6 Health Perks of Eating More Pumpkin
On a country drive on a sunny autumn day, who doesn’t smile at the sight of a roadside produce stand heaped high with bright orange pumpkins? From the reminiscent feelings they spark to the tasty treats they inspire, it seems God made pumpkins to bring smiles to our faces. And yet, believe it or not, they can do so much more for you than meets the eye.
In addition to providing some of the season’s most beloved flavors, pumpkins are an incredibly nutrient-dense fall favorite, offering up a plethora of antioxidants as well as vitamins A, E and C, thiamine, niacin and even minerals like potassium and magnesium, according to the U.S. Department of Agriculture.
So how exactly can this seasonal gem boost your health? We’re diving into six ways.
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6 Health Perks of Eating More Pumpkin
1. Lower Cancer Risk
Pumpkins owe their brilliant orange color to beta-carotene, a carotenoid that the body turns into vitamin A. Research suggests that a diet rich in beta-carotene may lower the risk of breast cancer. Vitamins A and C are “a kind of cell defense squad,” says WebMD’s nutritional expert, Caroline Kaufman, MS, RDN. “[They] are both antioxidants, and they act as shields for your cells against cancer-causing free radicals.”
2. Better Eyesight
Vitamin A is essential for healthy eyes, and just one cup of pumpkin provides more than 200 percent of a daily vitamin A allowance. In addition to the beta-carotene, pumpkins also contain two antioxidants—lutein and zeaxanthin—that may help to prevent cataracts, WebMD says.
3. Boosted Immune System
The vitamin A found in pumpkin helps the body to fight off infections and viruses, and pumpkin oil has also been known to ward off bacterial and fungal infections, WebMD says. In addition, pumpkin’s 20 percent recommended daily allowance of vitamin C per serving can aid in the recovery of a cold.
Try this fantastic recipe a great pumpkin soup!
4. Younger-Looking Skin
According to the BBC’s Good Food, the vitamins C, E and beta-carotene found in pumpkin all play an important role in the health of our skin. “Vitamin C is not naturally made by the body and so it is important we get it from the diet every day, as it plays a part in collagen formation, helps to prevent bruising and helps with wound healing,” BBC says.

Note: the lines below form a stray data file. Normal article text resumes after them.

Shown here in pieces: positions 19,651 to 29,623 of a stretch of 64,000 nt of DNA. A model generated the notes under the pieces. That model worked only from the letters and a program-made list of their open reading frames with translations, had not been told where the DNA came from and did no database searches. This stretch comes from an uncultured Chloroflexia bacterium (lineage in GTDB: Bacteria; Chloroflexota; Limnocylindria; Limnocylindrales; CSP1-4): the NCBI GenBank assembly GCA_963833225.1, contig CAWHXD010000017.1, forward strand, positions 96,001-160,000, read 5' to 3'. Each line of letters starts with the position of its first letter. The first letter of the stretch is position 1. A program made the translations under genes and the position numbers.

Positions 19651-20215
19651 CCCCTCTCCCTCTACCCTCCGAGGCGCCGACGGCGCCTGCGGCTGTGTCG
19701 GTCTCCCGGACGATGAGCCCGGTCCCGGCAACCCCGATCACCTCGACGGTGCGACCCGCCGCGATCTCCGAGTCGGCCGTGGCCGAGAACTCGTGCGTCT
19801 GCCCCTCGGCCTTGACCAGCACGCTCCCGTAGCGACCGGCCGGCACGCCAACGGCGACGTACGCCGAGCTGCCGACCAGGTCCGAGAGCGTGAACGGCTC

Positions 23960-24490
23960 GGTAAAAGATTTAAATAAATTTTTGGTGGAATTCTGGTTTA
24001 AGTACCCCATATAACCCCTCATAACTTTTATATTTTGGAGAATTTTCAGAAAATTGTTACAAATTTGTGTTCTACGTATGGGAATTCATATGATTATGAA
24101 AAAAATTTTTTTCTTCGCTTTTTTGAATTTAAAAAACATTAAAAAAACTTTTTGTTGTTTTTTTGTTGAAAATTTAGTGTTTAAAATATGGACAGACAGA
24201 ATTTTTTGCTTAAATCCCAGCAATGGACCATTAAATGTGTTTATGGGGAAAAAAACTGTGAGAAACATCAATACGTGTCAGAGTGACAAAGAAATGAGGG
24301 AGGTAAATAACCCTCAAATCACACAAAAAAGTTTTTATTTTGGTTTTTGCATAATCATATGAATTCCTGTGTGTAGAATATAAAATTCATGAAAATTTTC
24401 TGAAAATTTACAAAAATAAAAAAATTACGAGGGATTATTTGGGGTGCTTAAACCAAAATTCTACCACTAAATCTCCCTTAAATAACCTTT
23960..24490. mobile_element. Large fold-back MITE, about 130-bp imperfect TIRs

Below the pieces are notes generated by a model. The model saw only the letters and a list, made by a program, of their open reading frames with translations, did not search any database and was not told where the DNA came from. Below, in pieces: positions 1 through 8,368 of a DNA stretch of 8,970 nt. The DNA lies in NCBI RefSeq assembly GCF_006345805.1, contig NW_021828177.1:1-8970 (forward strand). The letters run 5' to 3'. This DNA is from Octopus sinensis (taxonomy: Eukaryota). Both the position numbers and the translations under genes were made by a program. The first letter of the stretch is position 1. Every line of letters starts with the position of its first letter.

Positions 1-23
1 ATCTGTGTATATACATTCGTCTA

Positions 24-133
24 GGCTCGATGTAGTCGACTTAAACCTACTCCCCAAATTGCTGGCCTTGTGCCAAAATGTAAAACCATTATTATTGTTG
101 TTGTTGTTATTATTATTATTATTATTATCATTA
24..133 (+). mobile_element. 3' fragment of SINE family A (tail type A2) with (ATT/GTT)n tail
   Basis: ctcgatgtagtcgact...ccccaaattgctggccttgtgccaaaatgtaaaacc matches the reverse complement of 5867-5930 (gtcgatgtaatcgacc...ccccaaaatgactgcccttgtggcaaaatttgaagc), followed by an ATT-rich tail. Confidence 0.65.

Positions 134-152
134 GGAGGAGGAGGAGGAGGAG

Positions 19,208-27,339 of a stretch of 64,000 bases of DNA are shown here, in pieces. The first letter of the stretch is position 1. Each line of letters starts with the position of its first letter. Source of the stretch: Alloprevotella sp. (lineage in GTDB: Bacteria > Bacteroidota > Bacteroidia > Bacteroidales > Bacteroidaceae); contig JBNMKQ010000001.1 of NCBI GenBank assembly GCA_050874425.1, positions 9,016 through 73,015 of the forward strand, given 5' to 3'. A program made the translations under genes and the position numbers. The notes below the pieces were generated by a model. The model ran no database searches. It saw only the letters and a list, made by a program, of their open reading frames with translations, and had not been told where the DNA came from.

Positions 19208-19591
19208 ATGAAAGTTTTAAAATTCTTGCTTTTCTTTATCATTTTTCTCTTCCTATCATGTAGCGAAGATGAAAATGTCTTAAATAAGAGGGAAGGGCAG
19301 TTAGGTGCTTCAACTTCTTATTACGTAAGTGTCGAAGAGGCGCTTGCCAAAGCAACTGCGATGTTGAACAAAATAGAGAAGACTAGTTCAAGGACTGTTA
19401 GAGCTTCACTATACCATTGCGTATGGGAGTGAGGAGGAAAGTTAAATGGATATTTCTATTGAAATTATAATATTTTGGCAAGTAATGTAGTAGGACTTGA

Vitamin E is “an excellent antioxidant” and works with vitamin C to protect against sun damage.
5. Help In Treating Diabetes
Reuters reports that Chinese researchers have discovered that pumpkin extract has insulin-like attributes that have the potential to be useful in helping to treat diabetes. WebMD says more testing needs to be done before anyone can be sure that pumpkin helps diabetics, but “munching on pumpkin certainly won’t hurt.”
6. Weight Loss and Hydration
According to WebMD’s Kaufman, pumpkin’s high fiber content—seven grams per cup of canned pumpkin—helps to slow digestion and aid in losing weight. Since canned pumpkin is nearly 90 percent water, it can also keep you hydrated, in addition to having fewer than 50 calories per serving.
…and Don’t Forget About the Pumpkin Seeds!
Pumpkin seeds are all the rage for snacking and are easily found for purchase. They are also easy to roast at home in the oven after carving a pumpkin.
A literature study on pumpkin seeds published June 2018 in the Indonesian Journal of Cancer Chemoprevention (IJCC) says, “In general, pumpkin seeds are an extraordinarily rich source of nutraceutical, pharmaceutical, and cosmeceutical properties that exhibit many pharmacological effects and health benefits.”
Pumpkin seed oil contains high antioxidant vitamins like tocopherol and carotenoid, the article says.
According to the IJCC, studies have shown that pumpkin seeds are anti-inflammatory and antioxidant and are free radical scavengers in the heart and kidneys. They also can:
- Relieve arthritis
- Shrink tumors
- Help soothe irritable bowels
- Ease hypertension
- Reduce high cholesterol readings
- Provide therapy for bladderstone disease
Here’s a great and easy recipe for perfectly roasted pumpkin seeds: